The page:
Axis Corporation’s trailers and haulers fill a niche for cemeteries, funeral homes


Finding innovative solutions for the cemetery and funeral industries is where Ohio-based Axis Corporation got its start, and it’s an approach that has kept the family-owned company growing for more than 60 years.

When Axis first manufactured the Logan vault handler in 1958, the fledgling company was responding to the need for cemeteries to set vaults in a precise location, without disturbing the surrounding landscape with heavy equipment or too much foot traffic.

Today, Logan vault handlers have become an indispensable and enduring piece of equipment within the industry.

Axis Corporation President Matt Oldiges says there are still a few Logan handlers in operation that date to the early ‘70s—a full decade before Oldiges’ family purchased the company in 1982.

When your equipment lasts that long, innovation becomes crucial to your company’s growth.

“Our products last 20 to 30 years,” Oldiges says. “So new customers are a must for us. When a customer starts with us, our hope is that we will grow with them, or they will grow their business and get another trailer.”

That’s why it’s so important for Oldiges to be able to point his customers toward someone who understands how to make financing work for these unique types of investments.

Axis refers customers to Madison Capital to finance equipment purchases, which are often in the range of $30,000.

“They’ve been really responsive to our customers,” Oldiges says, adding that banks can have a hard time understanding exactly what role vault handlers and dump trailers play in a business plan.

“With Madison, our customers don’t get those questions,” he says. “They know it’s a piece of equipment, they know what the equipment does and they are more aware. It’s a benefit to our customers.”

Under the leadership of the Oldiges family, Axis Corporation has continued to develop new pieces of equipment within a clearly defined niche: self-propelled trailers that are tailor-made for the needs of the cemetery and funeral industries, but that can also be used in many other industries.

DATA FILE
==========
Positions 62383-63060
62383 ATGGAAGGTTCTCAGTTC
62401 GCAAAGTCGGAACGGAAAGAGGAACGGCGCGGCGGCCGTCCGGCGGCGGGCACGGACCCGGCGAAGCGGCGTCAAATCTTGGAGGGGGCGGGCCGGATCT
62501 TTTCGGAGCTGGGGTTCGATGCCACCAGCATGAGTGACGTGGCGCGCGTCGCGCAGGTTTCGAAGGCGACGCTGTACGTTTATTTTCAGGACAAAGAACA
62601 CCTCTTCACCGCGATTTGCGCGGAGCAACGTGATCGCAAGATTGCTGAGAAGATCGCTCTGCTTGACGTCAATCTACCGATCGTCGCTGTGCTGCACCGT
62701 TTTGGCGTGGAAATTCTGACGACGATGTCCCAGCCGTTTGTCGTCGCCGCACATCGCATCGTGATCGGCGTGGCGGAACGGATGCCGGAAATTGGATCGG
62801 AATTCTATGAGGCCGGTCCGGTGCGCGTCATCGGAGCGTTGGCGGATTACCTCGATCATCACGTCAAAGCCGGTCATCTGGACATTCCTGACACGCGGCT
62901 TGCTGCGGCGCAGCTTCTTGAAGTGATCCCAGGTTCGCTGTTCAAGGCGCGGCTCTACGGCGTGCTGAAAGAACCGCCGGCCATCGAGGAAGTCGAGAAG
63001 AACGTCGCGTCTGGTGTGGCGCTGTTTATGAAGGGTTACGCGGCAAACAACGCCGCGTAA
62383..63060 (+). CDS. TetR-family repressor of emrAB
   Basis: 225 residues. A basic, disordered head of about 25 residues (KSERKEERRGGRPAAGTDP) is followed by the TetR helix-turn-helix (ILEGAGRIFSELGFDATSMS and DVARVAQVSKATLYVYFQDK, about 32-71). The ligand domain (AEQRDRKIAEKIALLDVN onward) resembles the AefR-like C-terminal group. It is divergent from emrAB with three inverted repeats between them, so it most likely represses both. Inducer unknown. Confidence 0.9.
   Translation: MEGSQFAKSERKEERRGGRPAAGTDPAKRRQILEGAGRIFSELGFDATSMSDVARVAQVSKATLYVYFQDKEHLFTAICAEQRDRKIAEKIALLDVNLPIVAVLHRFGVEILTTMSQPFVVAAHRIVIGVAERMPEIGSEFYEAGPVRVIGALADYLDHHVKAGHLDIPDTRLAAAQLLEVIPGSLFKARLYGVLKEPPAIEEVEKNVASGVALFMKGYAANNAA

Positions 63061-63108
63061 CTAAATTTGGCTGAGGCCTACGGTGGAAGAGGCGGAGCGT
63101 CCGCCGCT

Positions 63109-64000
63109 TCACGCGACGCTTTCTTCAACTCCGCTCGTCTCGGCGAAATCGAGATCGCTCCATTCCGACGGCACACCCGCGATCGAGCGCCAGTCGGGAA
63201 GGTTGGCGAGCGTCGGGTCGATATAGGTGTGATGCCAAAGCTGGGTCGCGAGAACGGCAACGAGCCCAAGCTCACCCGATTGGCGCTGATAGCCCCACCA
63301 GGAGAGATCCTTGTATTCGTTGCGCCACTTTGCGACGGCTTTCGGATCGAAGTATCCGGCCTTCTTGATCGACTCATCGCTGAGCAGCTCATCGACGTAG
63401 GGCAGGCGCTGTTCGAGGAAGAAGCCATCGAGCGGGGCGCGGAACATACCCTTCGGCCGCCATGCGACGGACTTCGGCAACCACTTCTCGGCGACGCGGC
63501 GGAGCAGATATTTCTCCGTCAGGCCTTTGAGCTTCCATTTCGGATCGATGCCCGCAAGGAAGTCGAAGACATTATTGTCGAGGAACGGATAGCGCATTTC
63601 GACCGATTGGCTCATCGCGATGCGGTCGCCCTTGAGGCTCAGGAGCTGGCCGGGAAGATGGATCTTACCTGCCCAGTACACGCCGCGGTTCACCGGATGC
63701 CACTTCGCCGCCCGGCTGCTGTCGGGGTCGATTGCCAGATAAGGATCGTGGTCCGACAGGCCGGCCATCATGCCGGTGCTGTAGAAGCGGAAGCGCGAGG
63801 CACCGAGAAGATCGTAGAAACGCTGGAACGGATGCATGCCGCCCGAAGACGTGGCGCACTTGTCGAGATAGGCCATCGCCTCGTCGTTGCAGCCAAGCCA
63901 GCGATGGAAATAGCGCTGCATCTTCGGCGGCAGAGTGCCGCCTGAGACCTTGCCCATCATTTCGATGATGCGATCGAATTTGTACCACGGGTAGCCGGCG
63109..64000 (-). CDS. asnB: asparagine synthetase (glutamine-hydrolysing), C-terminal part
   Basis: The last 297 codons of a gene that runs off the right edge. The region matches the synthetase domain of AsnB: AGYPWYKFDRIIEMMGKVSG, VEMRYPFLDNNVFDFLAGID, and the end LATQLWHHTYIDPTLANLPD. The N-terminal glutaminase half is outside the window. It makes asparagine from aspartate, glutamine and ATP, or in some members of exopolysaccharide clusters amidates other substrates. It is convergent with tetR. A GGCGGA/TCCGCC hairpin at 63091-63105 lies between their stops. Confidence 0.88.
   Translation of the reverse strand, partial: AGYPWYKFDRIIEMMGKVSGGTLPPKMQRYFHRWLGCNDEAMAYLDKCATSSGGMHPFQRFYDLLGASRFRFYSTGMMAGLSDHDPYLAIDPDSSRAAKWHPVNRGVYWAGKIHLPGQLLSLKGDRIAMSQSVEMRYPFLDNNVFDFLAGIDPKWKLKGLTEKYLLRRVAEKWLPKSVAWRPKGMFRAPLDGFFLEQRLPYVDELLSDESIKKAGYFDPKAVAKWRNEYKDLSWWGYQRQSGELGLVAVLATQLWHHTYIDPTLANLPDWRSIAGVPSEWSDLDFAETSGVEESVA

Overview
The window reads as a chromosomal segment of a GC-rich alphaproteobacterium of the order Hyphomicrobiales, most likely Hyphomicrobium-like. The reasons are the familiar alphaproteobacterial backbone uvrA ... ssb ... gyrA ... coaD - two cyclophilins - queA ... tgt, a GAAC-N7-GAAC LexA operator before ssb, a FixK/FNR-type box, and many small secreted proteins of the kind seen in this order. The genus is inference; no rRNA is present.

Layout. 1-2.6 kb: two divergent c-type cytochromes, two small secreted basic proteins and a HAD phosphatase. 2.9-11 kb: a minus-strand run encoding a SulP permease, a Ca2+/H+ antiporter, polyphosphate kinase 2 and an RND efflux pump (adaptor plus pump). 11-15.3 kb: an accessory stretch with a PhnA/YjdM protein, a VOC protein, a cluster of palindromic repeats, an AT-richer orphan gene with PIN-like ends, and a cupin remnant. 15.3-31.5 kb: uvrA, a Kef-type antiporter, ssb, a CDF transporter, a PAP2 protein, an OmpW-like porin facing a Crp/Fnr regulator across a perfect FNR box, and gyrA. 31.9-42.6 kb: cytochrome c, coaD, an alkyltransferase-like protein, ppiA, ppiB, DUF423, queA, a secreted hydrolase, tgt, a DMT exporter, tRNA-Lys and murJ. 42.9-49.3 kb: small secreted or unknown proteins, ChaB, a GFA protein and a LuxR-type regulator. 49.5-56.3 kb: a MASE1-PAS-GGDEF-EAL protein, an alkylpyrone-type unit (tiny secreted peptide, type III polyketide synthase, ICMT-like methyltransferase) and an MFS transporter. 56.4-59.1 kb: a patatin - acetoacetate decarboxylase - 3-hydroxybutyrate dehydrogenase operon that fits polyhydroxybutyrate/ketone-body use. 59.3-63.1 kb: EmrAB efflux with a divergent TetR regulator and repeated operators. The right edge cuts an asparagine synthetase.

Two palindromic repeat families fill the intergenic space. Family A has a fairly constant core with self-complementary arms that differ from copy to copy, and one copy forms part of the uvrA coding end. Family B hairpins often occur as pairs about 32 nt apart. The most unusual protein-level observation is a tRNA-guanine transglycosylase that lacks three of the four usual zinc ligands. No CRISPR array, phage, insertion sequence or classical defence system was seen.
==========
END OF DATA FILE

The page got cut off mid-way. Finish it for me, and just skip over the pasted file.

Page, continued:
“We’ve even moved pianos with them,” Oldiges says.

In addition to the Logan vault handler, Axis also sells a number of other pieces of lightweight, towable, easy-to-maneuver equipment that allow cemeteries, funeral homes, monument handlers and other businesses to move heavy loads without damaging sensitive grounds with industrial-grade machinery.

The product line includes:

  • Self-propelled dump trailers that easily move and dump heavy loads of dirt or mulch in a precise location.
  • Monument handlers, which provide a safe way to haul and place heavy yet delicate monuments with a single piece of equipment. A crane-equipped model is also available.
  • A towable “Truckhoe,” which provides the power of a traditional backhoe, but at a much lower price, and causes less damage on the jobsite.
  • The PathTrack II, an innovative piece of equipment that functions as a vault and monument handler, but also can place items in multiple directions.

“Everything kind of developed from seeing a specific need within the industry,” Oldiges says.

All of these products represent a significant capital investment that can be a foundation of growth for a business.

Recently, Oldiges has been talking increasingly with monument companies about his equipment. The vault and monument handlers fill what he sees as a niche in between two traditional methods of placing monuments.

They are much cheaper than purchasing a separate truck and crane to lift monuments, which is a solution many companies can’t afford.

But they are far less labor-intensive than another common method of moving monuments: having employees do it using wheeled dollies. Using the handler instead of this hand-placement method has the potential to save on injuries and workman’s compensation claims down the road. It’s also a benefit in today’s tight labor market.

The equipment Axis manufactures represents a completely different type of purchase than the more standard vehicles many banks are accustomed to financing.

Oldiges often points out to his customers that in the time that they own and operate one of Axis’s trailers, they may go through three to five trucks.

“I tell them, this trailer has the same mileage as all of those trucks combined,” he says. “This is a much more long-term investment. You don’t just run it for 200,000 miles and then you’re done.”

Oldiges says the company prides itself on being there for its customers throughout the life of the equipment.

“We always try to provide the best service, the best equipment, to make their job more profitable and easier,” he says.